Submitting himself to the (Levantine god) Dagan, Sargon conquered territories of Upper Mesopotamia and the Levant, including Mari, Yarmuti (Jarmuth?) and Ibla "up to the Cedar Forest (the Amanus) and up to the Silver Mountain (Aladagh?)", ruling from the "upper sea" (Mediterranean) to the "lower sea" (Persian Gulf).[48][27]

Sargon the King bowed down to Dagan in Tuttul. He (Dagan) gave to him (Sargon) the Upper Land: Mari, Iarmuti, and Ebla, as far as the Cedar Forest and the Silver Mountains

— Nippur inscription of Sargon.[49]

Conquests of Elam and Marhashi

Sargon also claims in his inscriptions that he is "Sargon, king of the world, conqueror of Elam and Parahshum", the two major polities to the east of Sumer.[27] He also names various rulers of the east whom he vanquished, such as "Luh-uh-ish-an, son of Hishibrasini, king of Elam, king of Elam" or "Sidga'u, general of Parahshum", who later also appears in an inscription by Rimush.[27]

Sargon triumphed over 34 cities in total. Ships from Meluhha, Magan and Dilmun, rode at anchor in his capital of Akkad.[50]

He entertained a court or standing army of 5,400 men who "ate bread daily before him".[44]

Later literary composition on Sargon

Sargon Epos

Cylinder seal of the scribe Kalki, showing Prince Ubil-Eshtar, probable brother of Sargon, with dignitaries (an archer in front, two dignitaries, and the scribe holding a tablet following the Prince). Inscription: "Ūbil-Aštar, brother of the king: KAL-KI the scribe, (is) his servant."[11][51]

A group of four Babylonian texts, summarized as "Sargon Epos" or Res Gestae Sargonis, shows Sargon as a military commander asking the advice of many subordinates before going on campaigns. The narrative of Sargon, the Conquering Hero, is set at Sargon's court, in a situation of crisis. Sargon addresses his warriors, praising the virtue of heroism, and a lecture by a courtier on the glory achieved by a champion of the army, a narrative relating a campaign of Sargon's into the far land of Uta-raspashtim, including an account of a "darkening of the Sun" and the conquest of the land of Simurrum, and a concluding oration by Sargon listing his conquests.[52]

Akkadian official in the retinue of Sargon of Akkad, holding an axe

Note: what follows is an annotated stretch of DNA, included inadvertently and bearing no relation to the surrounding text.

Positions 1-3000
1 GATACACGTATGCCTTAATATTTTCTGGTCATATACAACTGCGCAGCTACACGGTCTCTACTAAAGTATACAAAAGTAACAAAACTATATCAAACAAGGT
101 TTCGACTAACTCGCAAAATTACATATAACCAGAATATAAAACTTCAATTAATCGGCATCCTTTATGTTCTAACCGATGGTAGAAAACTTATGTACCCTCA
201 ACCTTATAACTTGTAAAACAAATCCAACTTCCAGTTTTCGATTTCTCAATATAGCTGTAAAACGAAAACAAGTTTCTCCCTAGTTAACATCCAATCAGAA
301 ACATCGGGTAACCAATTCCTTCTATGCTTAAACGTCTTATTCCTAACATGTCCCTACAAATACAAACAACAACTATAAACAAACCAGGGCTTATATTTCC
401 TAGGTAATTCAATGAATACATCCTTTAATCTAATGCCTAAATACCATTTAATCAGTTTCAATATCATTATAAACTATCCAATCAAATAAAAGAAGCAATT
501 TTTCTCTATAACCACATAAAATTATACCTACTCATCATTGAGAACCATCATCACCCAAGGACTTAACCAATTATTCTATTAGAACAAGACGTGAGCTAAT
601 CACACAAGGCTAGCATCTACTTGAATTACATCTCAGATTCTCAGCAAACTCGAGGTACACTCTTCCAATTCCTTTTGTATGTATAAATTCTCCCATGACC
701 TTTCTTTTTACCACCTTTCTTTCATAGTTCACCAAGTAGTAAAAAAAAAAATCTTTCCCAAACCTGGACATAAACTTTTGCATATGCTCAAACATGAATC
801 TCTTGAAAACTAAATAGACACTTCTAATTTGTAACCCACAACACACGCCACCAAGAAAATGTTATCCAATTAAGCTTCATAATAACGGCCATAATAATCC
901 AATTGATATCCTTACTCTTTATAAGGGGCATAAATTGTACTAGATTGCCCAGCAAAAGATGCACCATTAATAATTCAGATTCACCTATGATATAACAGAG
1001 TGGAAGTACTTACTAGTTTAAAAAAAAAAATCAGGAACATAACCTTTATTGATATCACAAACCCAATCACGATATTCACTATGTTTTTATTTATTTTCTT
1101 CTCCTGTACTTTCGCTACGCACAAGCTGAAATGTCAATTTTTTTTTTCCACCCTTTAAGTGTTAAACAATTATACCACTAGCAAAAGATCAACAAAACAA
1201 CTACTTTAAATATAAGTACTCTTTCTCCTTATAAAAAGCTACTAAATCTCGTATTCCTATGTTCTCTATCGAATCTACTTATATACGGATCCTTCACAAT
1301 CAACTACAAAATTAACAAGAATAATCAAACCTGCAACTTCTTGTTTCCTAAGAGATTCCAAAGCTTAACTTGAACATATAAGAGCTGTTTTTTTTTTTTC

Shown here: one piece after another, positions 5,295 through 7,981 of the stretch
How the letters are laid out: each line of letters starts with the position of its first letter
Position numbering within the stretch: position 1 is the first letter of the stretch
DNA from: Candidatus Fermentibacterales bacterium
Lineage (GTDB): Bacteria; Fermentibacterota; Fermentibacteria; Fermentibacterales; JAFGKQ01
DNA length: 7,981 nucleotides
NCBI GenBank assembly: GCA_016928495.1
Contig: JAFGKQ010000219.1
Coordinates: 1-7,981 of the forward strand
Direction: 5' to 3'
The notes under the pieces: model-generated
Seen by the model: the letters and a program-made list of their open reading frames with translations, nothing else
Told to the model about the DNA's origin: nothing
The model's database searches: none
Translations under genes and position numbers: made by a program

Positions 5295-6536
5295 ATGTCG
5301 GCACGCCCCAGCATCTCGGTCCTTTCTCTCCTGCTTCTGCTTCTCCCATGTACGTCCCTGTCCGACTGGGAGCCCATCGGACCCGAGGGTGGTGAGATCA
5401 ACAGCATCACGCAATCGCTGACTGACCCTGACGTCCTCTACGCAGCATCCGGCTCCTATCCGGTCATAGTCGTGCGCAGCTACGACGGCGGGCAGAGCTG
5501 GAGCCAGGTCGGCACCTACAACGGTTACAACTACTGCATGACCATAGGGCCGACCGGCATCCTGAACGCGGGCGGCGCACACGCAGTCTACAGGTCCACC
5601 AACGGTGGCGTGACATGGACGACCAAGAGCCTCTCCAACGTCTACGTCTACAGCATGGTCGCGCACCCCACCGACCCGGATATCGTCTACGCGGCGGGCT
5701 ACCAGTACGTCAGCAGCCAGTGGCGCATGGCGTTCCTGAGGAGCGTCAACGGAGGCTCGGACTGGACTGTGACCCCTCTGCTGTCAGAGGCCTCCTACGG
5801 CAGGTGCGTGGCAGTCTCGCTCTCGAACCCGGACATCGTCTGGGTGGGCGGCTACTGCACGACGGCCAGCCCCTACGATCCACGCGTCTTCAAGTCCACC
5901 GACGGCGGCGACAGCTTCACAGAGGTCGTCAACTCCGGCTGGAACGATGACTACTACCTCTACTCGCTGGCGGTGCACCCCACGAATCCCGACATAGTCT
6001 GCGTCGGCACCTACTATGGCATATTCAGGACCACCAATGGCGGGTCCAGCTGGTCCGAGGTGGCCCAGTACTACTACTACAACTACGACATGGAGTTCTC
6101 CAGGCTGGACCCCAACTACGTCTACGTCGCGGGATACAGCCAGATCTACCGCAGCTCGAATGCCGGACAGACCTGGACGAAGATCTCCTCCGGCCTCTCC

The narrative of King of Battle relates Sargon's campaign against the Anatolian city of Purushanda in order to protect his merchants. Versions of this narrative in both Hittite and Akkadian have been found. The Hittite version is extant in six fragments, the Akkadian version is known from several manuscripts found at Amarna, Assur, and Nineveh.[52] The narrative is anachronistic, portraying Sargon in a 19th-century milieu.[53] The same text mentions that Sargon crossed the Sea of the West (Mediterranean Sea) and ended up in Kuppara, which some authors have interpreted as the Akkadian word for Keftiu, an ancient locale usually associated with Crete or Cyprus.[54][55]

Famine and war threatened Sargon's empire during the latter years of his reign. The Chronicle of Early Kings reports that revolts broke out throughout the area under the last years of his overlordship:

Afterward in his [Sargon's] old age all the lands revolted against him, and they besieged him in Akkad; and Sargon went onward to battle and defeated them; he accomplished their overthrow, and their widespreading host he destroyed. Afterward he attacked the land of Subartu in his might, and they submitted to his arms, and Sargon settled that revolt, and defeated them; he accomplished their overthrow, and their widespreading host he destroyed, and he brought their possessions into Akkad. The soil from the trenches of Babylon he removed, and the boundaries of Akkad he made like those of Babylon. But because of the evil which he had committed, the great lord Marduk was angry, and he destroyed his people by famine. From the rising of the sun unto the setting of the sun they opposed him and gave him no rest.[56]

A. Leo Oppenheim translates the last sentence as "From the East to the West he [i.e. Marduk] alienated (them) from him and inflicted upon (him as punishment) that he could not rest (in his grave)."[57]

Chronicle of Early Kings

Prisoner in a cage, probably King Lugalzagesi of Uruk, being hit on the head with a mace by Sargon of Akkad.[58] Akkadian Empire victory stele circa 2300 BC. Louvre Museum.

Shortly after securing Sumer, Sargon embarked on a series of campaigns to subjugate the entire Fertile Crescent. According to the Chronicle of Early Kings, a later Babylonian historiographical text:

[Sargon] had neither rival nor equal. His splendor, over the lands it diffused. He crossed the sea in the east. In the eleventh year he conquered the western land to its farthest point. He brought it under one authority. He set up his statues there and ferried the west's booty across on barges. He stationed his court officials at intervals of five double hours and ruled in unity the tribes of the lands. He marched to Kazallu and turned Kazallu into a ruin heap, so that there was not even a perch for a bird left.[59] and [60]